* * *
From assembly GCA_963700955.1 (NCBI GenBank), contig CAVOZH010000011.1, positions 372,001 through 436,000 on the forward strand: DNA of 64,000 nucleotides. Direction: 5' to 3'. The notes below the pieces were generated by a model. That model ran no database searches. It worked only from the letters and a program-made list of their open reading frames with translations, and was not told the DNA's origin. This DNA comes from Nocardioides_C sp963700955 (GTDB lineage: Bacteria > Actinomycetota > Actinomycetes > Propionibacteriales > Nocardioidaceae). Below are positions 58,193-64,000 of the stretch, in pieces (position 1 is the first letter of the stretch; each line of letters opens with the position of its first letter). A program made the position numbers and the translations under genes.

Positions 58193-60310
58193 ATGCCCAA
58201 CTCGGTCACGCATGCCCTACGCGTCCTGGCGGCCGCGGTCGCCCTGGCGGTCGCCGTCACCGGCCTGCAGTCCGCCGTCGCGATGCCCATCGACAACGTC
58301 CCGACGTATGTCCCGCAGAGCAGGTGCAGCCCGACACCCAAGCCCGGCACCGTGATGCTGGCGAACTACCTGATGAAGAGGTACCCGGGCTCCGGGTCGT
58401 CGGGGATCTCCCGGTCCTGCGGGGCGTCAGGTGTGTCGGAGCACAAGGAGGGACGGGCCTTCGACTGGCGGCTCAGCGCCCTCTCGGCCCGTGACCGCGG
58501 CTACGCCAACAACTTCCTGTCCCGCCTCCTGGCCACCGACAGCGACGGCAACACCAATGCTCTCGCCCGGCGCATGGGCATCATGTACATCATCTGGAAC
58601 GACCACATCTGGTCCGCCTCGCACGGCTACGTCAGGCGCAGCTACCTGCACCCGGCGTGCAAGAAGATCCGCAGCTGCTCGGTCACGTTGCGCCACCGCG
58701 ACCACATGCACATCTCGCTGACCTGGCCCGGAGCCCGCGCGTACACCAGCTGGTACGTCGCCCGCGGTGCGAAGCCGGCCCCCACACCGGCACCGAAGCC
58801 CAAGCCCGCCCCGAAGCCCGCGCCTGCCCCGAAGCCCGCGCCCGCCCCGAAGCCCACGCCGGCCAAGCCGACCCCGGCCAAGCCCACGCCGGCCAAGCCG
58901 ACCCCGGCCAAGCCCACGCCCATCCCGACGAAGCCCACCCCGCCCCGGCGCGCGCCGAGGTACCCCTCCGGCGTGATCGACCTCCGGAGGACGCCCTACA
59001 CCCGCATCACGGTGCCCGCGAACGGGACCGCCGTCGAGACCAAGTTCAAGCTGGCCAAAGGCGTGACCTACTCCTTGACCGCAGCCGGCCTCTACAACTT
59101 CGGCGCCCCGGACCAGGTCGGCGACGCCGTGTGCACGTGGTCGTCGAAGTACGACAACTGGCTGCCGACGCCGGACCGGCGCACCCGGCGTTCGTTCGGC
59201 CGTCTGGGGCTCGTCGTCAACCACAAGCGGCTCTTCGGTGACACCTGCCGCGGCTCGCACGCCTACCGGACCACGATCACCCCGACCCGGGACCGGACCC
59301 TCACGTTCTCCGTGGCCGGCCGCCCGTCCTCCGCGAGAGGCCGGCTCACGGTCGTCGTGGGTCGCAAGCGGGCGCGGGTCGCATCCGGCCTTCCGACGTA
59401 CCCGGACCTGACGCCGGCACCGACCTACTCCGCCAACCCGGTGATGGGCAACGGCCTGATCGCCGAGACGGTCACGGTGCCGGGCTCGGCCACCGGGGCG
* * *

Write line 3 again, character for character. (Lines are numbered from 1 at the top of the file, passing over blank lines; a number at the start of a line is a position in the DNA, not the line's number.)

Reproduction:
58193 ATGCCCAA